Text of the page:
When they’re not busy punishing starters, position players also contribute more than closers d0. A durable position player will bat for at least 600 plate appearances in a season, more than twice as many as a closer pitches. And that doesn’t even count his time in the field, which is harder to quantify but still crucial. Yet only the most highly paid superstar position players make more than top closers. If the system were more fair, only the top closers would make as much per season as average position players.
What does this tell us? That a “proven” (read: “expensive”) closer is an over-priced luxury. If you’re building or rebuilding a team (as the Twins certainly are), the closer is the last thing that you should worry about.
For the Twins, this means that they should either promote within for the closer job or sign a scrap heap player for a minimal price. Sure, an unproven or second-tier closer may blow a few games, but scrimping on the closer role would have less negative effect on the team than shortchanging on their other needs, like outfield or starting pitching. Glen Perkins would be the logical choice for this role, since he’ll make about $2.5 to $3 million next year whether he closes or not.
Let’s assume that the Twins have $22 million left to spend on 2012 salaries (that would place the payroll at about $110 million total). They need to divide that money up between their three remaining needs: a right fielder, a starting pitcher, and another reliever – either a closer or a replacement for Perkins as a setup man. Ideally, the starter would be on the mound for about 850 plate appearances next year, while the reliever should be counted on to pitch to 250. The outfielder will get around 600 if he stays healthy. This brings the total remaining need to about 1,700 plate appearances. If you divide up the need equally, the Twins should spend a little under $13,000 on each plate appearance. That comes out to roughly $7.5 million per year for an outfielder, $11 million for a starting pitcher, and just $3.5 million for the reliever.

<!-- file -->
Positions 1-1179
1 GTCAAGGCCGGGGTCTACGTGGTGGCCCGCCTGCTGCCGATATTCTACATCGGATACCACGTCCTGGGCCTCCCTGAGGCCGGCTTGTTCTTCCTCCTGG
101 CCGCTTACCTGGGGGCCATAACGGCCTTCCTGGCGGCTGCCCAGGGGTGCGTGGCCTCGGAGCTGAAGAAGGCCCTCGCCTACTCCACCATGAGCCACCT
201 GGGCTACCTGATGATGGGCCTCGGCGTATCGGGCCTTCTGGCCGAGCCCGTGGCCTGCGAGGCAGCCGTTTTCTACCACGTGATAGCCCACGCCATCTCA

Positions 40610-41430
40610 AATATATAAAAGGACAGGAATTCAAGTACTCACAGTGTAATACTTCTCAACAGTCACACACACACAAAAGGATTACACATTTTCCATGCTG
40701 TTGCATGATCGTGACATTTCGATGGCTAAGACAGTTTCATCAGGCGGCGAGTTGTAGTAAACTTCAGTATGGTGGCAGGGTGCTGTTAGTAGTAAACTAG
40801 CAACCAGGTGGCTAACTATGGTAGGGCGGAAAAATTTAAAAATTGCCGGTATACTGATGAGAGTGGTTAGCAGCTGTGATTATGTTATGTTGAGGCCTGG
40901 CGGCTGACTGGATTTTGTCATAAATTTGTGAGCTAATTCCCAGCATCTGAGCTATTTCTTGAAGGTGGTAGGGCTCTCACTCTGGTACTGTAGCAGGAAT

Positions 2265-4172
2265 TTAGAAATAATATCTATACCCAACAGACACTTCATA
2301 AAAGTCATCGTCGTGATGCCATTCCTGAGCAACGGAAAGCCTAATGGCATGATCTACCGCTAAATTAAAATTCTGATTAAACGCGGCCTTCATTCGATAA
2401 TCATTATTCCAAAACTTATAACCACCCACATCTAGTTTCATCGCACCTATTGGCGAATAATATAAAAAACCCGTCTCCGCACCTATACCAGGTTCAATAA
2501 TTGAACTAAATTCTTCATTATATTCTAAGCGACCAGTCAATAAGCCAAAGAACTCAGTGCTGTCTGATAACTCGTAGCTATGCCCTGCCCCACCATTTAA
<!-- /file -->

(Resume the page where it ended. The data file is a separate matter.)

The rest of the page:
Coincidentally, $11 million per year is in the right ballpark to sign Edwin Jackson. I’m just sayin’….
If you think the Twins have less money to spend – perhaps you buy Terry Ryan’s $100 million payroll comment – the numbers drop, but the proportion remains the same. The Twins would be wasting money if they spent more than $3 to $4 million on a closer, because that is money better spent on more important facets of their game,
[UPDATE: this post was written before the Twins re-signed Capps. Since there are some indications that they may still be looking for relief pitching help, the figures above remain largely relevant. The Capps signing was a bad financial decision, and any further relief pitchers the Twins sign would eat into money that could better be spent elsewhere.]